JAN 12, 2023 4:55 AM PST

Clumpy RNA Can Cause Major Problems for Cells

WRITTEN BY: Carmen Leitch

The nucleotide bases of our DNA are read in triplets, and three nucleotides together, called a codon, represents an amino acid that can be used to make a protein. In 1991, researchers found that several disorders including Fragile X syndrome, are caused by repeat sequences in certain genes. These repeats might happen several times or hundreds, which can cause instability in the genome, changes in affected proteins, and many other problems. Scientists have associated a variety of diseases with trinucleotide repeat expansions.

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To create proteins, coding sequences of DNA are transcribed into RNA by cells. When an excessive number of repeats appears in a gene, they can also be found in the corresponding RNA. Some of the nucleotides in those expanded RNA molecules may stick together, and RNAs that contain many repeats can tangle together and jumble up.

Those tangled RNAs can then form clumps in the nuclei of cells. The clumpy RNAs deform the shape of the nucleus, as well as disrupting the movement of materials in and out of the nucleus. They may trap other molecules, interfering with their function and eventually, causing cell death. However, the RNA clumps are not a cause of major problems for cells.

If the clumpy RNAs can migrate to the cytoplasm of the cell, they form gel-like clumps there too. They could be used to create an abnormal protein that harms the cell more seriously. These sick RNA sequences can confound the cellular machinery that produces proteins from RNA, because it cannot find the correct signals for where to start and stop the protein. This can lead to the production of aberrant proteins, which can also clump together and lead to more issues.

The findings have been reported in the Proceedings of the National Academy of Sciences (PNAS).

"We see a stark difference in toxicity between cells where that RNA is retained in the nucleus, where we see almost no toxicity, versus the cells where the RNA is exported into the cytoplasm, undergoes translation into proteins, and forms these clumps," said study co-author Michael Das, a graduate student in the lab of Whitehead Institute Member Ankur Jain.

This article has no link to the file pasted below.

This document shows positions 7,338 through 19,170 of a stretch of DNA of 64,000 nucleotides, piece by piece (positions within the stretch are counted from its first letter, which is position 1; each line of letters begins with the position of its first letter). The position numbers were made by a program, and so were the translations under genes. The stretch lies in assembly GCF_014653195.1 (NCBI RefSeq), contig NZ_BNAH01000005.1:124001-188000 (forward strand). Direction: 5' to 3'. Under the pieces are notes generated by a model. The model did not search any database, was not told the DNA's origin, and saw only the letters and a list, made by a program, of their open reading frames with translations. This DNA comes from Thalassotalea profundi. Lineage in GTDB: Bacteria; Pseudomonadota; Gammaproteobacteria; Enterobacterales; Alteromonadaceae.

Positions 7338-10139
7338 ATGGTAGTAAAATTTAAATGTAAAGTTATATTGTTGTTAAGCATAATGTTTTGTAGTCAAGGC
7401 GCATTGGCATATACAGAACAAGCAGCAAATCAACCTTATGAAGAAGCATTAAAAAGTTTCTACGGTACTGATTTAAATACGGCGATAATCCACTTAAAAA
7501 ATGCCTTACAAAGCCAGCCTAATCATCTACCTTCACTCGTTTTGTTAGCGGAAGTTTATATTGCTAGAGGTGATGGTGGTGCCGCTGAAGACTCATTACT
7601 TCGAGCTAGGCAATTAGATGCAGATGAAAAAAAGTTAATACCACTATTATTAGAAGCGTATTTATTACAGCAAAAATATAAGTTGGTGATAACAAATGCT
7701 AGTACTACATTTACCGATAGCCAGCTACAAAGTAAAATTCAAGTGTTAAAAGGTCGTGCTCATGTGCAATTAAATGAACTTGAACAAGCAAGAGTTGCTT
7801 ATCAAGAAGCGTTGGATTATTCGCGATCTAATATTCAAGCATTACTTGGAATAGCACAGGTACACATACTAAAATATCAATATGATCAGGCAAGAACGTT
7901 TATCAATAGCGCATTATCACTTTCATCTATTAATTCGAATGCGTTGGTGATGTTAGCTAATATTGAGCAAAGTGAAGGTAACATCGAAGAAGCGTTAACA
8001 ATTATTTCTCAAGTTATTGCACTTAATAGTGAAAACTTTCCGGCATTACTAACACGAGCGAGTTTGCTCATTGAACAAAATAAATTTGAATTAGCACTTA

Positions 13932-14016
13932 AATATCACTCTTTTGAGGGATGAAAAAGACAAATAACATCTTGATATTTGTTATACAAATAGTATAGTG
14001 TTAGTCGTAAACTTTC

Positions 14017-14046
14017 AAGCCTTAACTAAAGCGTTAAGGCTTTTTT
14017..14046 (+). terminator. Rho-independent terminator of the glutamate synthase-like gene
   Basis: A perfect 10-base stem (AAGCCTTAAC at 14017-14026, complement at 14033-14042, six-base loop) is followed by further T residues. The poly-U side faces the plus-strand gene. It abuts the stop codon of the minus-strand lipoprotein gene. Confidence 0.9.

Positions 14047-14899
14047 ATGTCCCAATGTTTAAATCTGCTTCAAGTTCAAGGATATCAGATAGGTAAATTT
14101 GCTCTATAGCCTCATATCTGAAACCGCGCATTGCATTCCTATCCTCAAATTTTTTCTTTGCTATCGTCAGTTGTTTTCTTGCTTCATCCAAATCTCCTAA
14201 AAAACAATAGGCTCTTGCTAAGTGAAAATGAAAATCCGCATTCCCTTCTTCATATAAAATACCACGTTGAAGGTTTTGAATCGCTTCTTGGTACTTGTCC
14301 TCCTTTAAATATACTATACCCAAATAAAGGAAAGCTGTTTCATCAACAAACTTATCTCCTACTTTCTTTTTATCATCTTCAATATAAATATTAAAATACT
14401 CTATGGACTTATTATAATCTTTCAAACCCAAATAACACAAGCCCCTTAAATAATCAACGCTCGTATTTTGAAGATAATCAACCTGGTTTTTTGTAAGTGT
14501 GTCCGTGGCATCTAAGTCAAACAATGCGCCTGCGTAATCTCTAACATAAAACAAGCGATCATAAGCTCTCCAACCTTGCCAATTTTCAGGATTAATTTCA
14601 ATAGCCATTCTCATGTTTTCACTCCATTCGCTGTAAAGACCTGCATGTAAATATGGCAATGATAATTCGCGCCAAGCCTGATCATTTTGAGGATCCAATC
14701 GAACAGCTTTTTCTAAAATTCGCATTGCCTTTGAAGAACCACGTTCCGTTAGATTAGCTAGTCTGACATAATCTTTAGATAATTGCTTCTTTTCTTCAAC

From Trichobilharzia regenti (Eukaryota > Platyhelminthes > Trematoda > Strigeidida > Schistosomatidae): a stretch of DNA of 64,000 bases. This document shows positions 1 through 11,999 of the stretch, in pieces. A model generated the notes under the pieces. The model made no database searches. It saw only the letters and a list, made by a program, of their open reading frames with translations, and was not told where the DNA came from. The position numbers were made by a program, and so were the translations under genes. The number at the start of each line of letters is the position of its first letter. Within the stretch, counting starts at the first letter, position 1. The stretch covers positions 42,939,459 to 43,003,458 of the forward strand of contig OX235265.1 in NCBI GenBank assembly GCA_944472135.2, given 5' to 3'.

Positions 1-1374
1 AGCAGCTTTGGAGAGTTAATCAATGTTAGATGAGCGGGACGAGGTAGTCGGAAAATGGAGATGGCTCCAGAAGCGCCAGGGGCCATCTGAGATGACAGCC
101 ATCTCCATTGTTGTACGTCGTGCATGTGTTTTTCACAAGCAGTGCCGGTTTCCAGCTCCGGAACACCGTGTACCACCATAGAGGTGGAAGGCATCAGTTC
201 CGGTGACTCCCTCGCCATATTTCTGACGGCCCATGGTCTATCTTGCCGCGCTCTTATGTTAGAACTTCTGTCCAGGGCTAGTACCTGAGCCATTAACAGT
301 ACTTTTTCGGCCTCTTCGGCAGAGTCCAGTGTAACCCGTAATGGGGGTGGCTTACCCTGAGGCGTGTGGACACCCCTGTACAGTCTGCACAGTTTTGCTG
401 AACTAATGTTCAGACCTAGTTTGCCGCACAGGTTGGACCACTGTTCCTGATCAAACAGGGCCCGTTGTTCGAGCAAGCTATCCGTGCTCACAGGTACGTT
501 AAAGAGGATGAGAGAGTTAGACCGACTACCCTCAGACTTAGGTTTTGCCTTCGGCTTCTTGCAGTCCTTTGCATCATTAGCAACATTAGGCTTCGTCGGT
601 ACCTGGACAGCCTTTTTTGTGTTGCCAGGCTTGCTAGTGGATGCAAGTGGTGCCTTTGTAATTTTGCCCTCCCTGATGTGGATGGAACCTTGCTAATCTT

In the cytoplasm, the RNA clumps can trap proteins that bind to RNA. RNA-binding proteins have been known to go to the wrong place in the cell in repeat expansion disorders. The study authors suggested that cytoplasmic RNA clumps are the cause.

When the researchers stopped the cells from translating RNA molecules with repeat expansions into protein, or stopped the clumpy RNA from leaving the cell, the clumps stopped forming in the cytoplasm, and cells were not seriously damaged.

In this study, the researchers did not use a fixation technique that involves formaldehyde, which may have been the reason why the RNA clumps have now been revealed, but have not been observed before this. Now that the researchers are able to see them, they will be confirming these findings in cells that have been collected from patients. They also want to know if this mechanism is occurring in other disorders that are linked to repeat expansions.

Sources: Whitehead Institute for Biomedical Research, PNAS

About the Author
Bachelor's (BA/BS/Other)
Experienced research scientist and technical expert with authorships on over 30 peer-reviewed publications, traveler to over 70 countries, published photographer and internationally-exhibited painter, volunteer trained in disaster-response, CPR and DV counseling.
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